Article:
Generally I love an underdog. Schooled in Deptford with Millwall’s slogan “no one likes us we don’t care”, I live in Hastings where official research shows that once you get here you love it but those who don’t visit think it’s a dump, and my favourite town of all is Blackpool (nuff said).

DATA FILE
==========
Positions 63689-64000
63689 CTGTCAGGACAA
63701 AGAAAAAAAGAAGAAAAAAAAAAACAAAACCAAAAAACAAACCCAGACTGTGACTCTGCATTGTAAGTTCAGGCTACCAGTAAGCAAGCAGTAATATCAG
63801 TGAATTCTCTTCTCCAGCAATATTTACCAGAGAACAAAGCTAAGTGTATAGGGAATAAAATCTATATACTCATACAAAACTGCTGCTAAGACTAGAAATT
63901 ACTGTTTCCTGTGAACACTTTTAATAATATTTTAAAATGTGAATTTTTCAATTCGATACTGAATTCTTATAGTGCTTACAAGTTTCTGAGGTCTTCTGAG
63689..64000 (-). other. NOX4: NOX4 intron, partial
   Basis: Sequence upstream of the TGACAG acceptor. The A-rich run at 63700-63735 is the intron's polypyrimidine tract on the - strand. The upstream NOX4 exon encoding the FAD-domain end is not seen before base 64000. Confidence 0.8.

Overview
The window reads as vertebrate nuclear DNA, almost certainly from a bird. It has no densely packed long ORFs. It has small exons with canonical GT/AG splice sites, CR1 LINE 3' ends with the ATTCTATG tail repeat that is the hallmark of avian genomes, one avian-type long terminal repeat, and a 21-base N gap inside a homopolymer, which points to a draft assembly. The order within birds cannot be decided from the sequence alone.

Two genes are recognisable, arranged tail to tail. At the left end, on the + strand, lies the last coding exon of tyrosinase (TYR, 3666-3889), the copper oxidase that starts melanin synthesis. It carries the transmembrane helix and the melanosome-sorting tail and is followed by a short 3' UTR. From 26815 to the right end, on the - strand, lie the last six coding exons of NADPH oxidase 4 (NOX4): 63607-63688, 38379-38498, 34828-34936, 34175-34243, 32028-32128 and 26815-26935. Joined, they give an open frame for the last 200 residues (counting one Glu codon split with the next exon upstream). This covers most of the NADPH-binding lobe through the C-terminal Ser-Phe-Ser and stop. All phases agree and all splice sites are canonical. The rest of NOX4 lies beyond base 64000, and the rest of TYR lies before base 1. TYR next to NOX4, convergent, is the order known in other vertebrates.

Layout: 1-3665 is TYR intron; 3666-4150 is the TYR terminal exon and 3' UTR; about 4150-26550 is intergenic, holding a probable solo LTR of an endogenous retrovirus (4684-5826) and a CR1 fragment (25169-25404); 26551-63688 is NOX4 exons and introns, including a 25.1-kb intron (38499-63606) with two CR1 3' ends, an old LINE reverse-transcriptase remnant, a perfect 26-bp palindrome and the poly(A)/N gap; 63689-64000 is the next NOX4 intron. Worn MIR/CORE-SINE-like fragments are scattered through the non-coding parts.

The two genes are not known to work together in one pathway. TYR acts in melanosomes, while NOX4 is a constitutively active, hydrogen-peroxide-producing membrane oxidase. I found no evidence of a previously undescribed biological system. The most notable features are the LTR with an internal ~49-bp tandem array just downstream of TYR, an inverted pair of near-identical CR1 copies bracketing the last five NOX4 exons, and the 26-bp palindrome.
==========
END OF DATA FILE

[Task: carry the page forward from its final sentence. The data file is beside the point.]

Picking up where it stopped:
But I have a very special soft spot for Yorkshire. The first time I saw York its combination of grey stone and sunshine won me over and I lived there for three happy years. I returned to the region a decade later to live in Kirkbymoorside, unassuming gateway to the North York Moors, where the townsfolk were offered the Memorial Hall in 1919 and said ‘yes, but only if you give us the rights to the market’ – a sustainable asset transfer if ever there was one. Scarborough is the enterprising seaside queen of hearts. Leeds has never, for me, been the ‘dirty old town’ my late boss Jon Ladd mocked it as. Bradford is home to my uncle William, my partner in innovation Hugh Rolo, and the best of all meanwhile projects that turned a massive, abandoned hole in the ground into an urban garden. Walk out of Sheffield railway station to see one of Europe’s premier water features. Barnsley is where my best mate came from and made us all laugh with its Tuscan ambitions. Doncaster has five development trusts, Hull has one of the biggest and most ambitious. Calderdale has an iconic asset transfer in Hebden Bridge, and I’ve just heard that Huddersfield has a Bacon and an overwhelming number of museums of miscellany… The place is littered with things I care about. So it was lovely to spend three days there this week and I want to pay homage.